BIS says derivatives trading remains buoyant

Growth in international derivatives trading on exchanges stabilised in the second quarter with an increase of 13% between April and June, following a surge of 24% in the previous quarter, according to the latest Bank for International Settlements (BIS) Quarterly Review, released yesterday.

The combined turnover in notional amounts of interest rate, equity index and currency contracts rose to $484 trillion from April to June 2006, up from $429 trillion in the first quarter. The slowed growth reflects the fall in world markets from mid-May, when risky assets were sold off, BIS said.

Trades moved towards bonds and equity index contracts where turnover by notional amounts in stock index contracts rose to a new high of $46 trillion. Growth was particularly strong in English-speaking countries, above all Canada (47%), and the US, the UK and Australia (all 19%).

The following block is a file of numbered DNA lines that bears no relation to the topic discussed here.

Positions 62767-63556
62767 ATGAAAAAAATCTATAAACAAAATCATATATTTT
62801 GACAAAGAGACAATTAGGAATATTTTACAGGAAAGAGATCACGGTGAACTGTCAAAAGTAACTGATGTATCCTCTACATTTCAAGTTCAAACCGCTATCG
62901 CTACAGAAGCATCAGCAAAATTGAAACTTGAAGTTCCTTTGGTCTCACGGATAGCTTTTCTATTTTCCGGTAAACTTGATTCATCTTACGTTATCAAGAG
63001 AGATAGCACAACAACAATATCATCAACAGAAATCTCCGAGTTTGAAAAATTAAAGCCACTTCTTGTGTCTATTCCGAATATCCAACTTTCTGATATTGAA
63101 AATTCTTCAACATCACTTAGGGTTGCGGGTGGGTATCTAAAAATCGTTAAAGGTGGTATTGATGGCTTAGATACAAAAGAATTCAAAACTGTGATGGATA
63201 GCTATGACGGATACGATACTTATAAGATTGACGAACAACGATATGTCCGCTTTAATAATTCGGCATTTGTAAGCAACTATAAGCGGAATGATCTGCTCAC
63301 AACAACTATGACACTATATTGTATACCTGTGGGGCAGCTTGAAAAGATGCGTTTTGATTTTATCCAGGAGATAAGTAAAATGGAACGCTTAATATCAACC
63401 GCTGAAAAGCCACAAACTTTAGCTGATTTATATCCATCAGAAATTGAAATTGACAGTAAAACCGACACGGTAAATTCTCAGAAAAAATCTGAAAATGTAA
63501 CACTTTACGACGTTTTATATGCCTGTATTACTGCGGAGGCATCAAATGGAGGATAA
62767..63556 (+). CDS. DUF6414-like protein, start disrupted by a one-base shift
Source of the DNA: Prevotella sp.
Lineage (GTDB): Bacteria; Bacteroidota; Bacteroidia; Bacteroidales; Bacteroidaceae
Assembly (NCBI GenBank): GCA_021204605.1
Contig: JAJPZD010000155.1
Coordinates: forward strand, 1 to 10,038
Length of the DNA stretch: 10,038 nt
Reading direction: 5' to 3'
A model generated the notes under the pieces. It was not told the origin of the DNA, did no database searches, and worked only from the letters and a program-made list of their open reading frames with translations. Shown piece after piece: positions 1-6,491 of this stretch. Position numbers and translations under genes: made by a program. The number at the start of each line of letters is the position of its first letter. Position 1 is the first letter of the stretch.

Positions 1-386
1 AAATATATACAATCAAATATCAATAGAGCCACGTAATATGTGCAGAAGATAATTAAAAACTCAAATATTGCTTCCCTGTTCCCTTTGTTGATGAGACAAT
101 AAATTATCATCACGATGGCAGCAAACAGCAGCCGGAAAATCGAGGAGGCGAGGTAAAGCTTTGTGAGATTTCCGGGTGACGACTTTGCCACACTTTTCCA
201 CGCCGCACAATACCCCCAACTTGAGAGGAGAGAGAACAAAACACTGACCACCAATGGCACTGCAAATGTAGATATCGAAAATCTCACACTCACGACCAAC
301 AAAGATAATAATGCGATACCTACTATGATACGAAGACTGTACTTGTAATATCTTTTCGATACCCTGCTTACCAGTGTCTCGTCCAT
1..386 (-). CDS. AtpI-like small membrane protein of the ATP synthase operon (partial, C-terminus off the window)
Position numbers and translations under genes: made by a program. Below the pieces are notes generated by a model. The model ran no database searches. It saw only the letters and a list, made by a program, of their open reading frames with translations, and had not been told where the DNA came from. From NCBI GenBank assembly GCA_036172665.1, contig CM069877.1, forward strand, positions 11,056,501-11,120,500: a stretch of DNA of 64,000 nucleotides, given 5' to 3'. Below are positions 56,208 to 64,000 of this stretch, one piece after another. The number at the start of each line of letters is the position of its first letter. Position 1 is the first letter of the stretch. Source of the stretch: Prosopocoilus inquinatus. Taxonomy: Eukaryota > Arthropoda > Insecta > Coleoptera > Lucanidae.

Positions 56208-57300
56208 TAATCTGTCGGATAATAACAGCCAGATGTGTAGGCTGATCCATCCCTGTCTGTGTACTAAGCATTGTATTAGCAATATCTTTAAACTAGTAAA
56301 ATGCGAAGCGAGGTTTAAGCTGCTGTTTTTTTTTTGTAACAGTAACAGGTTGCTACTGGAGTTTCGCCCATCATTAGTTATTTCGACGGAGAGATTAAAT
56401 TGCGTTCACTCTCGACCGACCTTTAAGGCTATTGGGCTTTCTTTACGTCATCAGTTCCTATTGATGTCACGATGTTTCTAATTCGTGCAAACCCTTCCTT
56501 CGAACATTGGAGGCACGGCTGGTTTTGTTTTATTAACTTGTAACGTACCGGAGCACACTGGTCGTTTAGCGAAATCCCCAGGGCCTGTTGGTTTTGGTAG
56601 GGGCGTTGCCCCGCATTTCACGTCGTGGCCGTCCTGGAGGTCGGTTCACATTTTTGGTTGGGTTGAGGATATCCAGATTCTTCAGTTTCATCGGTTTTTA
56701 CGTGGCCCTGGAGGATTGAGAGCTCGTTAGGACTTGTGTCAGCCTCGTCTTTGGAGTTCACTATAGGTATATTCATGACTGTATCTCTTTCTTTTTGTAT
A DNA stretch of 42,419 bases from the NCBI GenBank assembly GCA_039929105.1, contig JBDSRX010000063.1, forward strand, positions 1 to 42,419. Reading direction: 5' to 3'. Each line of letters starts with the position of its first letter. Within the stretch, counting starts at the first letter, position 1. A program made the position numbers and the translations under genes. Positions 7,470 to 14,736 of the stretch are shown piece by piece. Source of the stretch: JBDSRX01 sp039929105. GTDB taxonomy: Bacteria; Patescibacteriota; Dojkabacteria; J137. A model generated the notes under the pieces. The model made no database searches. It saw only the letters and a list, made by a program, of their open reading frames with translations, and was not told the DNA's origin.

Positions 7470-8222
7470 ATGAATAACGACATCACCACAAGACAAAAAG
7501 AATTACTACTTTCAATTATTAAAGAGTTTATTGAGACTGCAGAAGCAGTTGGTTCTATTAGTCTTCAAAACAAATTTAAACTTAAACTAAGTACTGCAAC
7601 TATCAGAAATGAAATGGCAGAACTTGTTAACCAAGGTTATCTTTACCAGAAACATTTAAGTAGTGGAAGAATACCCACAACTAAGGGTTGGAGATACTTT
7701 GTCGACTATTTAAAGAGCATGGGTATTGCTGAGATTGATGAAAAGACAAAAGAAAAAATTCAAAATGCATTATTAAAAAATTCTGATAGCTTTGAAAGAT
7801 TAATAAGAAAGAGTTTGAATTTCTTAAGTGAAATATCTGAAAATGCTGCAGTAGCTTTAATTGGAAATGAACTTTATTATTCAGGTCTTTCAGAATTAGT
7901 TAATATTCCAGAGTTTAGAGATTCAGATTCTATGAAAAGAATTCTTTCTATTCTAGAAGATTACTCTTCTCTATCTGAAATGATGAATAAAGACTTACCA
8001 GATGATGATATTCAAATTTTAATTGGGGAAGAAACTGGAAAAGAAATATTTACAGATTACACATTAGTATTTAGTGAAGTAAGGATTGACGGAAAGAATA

Trading remained active in short-term interest rates, showing a 15% increase in contracts due to global interest rate hikes. The greatest growth was in short-term yen interest rate contracts ahead of the rate hike by the Bank of Japan in July. Turnover in futures increased by 46% and in options soared by 130% in the second quarter, ending the period of slow derivatives activity while the interest rate had remained close to zero for over five years.

The fastest growth in the second quarter was the 21% increase in turnover of foreign exchange contracts, caused by volatility in the US exchange rate. Yen foreign exchange contracts increased by 23% and euro contracts listed on the Chicago Mercantile Exchange by almost a third.

Despite the slowed growth during the second quarter, Christian Upper, who compiled the figures, emphasised the positive: “This is still growth; it’s a solid stabilisation of growth, which shows a continuing expansion in the use of instruments to hedge risk.”

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